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Adventures in Energy Economics, Lecture 3 with Robert Murphy - Mises Academy


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Adventures in Energy Economics, Lecture 3 with Robert Murphy - Mises Academy

  1. 1. Adventures in Energy Economics Robert P. Murphy Mises Academy July 16, 2013 Lecture 3: The Economics of Climate Change, Part I
  2. 2. Economics of Climate Change, I I. Review: Rothbard A. Overview of Law B. Applied to Pollution II. Review: Free-Market Environmentalism A. Endangered Species B. Overfishing”Tragedy of the Commons” III. Economics of Climate Change A. IPCC B. ECS C. Integrated Assessment Models (IAMs) D. “Social Cost of Carbon” E. Regulations vs. “Market Solution” F. Carbon Tax vs. Cap- and-Trade
  3. 3. I. Rothbardian View
  4. 4. A. Overview of Law Normative (not Positive) Physical Invasion (not “harm”) Strict Liability (not “reasonable person” standard)
  5. 5. B. Applied to Pollution Actual victims (not D.A.) must bring suit. Privity (in auto example) Utilitarian considerations can’t trump justice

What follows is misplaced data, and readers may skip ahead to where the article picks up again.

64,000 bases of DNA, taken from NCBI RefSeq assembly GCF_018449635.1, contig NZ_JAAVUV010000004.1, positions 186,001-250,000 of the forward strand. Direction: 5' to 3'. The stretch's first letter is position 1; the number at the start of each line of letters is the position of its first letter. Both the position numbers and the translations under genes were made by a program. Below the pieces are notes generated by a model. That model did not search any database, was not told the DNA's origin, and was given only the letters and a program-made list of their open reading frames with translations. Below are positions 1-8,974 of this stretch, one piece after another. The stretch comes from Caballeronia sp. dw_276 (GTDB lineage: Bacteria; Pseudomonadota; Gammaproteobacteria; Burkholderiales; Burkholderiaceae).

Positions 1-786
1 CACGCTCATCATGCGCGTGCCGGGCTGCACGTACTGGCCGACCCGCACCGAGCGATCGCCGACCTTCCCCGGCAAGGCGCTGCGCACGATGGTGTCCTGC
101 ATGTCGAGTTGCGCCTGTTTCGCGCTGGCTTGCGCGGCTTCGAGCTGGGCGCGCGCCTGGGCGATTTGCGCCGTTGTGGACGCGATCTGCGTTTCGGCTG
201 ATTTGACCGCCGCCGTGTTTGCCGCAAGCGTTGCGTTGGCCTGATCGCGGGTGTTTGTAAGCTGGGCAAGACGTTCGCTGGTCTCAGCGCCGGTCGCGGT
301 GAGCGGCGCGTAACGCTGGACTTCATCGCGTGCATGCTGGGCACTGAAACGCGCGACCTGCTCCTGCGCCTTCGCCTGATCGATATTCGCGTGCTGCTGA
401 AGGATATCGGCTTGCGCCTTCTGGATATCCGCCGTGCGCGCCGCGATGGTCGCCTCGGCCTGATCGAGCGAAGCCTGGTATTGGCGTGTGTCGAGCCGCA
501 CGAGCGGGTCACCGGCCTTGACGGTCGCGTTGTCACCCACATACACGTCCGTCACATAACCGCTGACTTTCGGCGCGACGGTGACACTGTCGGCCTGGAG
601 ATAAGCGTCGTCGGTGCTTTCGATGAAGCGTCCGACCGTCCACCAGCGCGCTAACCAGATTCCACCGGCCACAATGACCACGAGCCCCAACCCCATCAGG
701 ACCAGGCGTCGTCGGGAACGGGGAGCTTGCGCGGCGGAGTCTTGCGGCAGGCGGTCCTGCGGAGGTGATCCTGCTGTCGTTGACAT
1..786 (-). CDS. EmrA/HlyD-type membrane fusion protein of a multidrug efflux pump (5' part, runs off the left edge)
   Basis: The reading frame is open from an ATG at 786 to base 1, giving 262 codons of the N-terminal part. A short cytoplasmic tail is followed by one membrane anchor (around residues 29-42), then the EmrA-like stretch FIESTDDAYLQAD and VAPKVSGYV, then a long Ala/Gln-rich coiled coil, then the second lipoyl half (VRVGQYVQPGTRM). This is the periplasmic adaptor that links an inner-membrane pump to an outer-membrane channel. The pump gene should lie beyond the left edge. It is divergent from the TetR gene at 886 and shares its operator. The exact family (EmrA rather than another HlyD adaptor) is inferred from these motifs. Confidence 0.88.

6. 6. II. Free-Market Environmentalism
  7. 7. A. Endangered Species versus
  8. 8. B. Overfishing: “Tragedy of the Commons” Garret Hardin 1915- 2003
  9. 9. III. Economics of Climate Change (Mainstream View)
  10. 10. A. Intergovernmental Panel on Climate Change (IPCC)
  11. 11. B. Equilibrium Climate Sensitivity (ECS) In climate models, the equilibrium (after all feedbacks) increase in global mean near-surface air temperature from a doubling of carbon dioxide atmospheric concentrations. IPCC AR4 estimated ECS in range of 2 – 4.5 degrees Celsius, with a best estimate of 3 degrees.
  12. 12. C. Integrated Assessment Models (IAMs)
  13. 13. D. “Social Cost of Carbon” (SCC)
  14. 14.  SCC Heavily Dependent on Discount Rate SOURCE: White House Working Group on SCC, May 2013 update
  15. 15.  Because Early Benefits and Distant Harms! SOURCE: White House Working Group on SCC, 2010
  16. 16. E. Regulation vs. “Market Solution”
  17. 17. f. Carbon Tax vs. Cap-and-Trade If government had perfect knowledge of “abatement costs” (marginal compliance cost of restricting an additional ton of emissions) and schedule of social cost of carbon (marginal benefits of avoided future climate change damages) then two approaches would be equivalent. But with uncertainty, government might err and one approach will be preferable (minimize deadweight loss due to mistake) depending on cost curves.
  18. 18.  Carbon Tax better if abatement costs steeper than climate change damages Emission Reductions 
  19. 19.  Cap-and-Trade better if abatement costs Shallower than climate change damages Emission Reductions 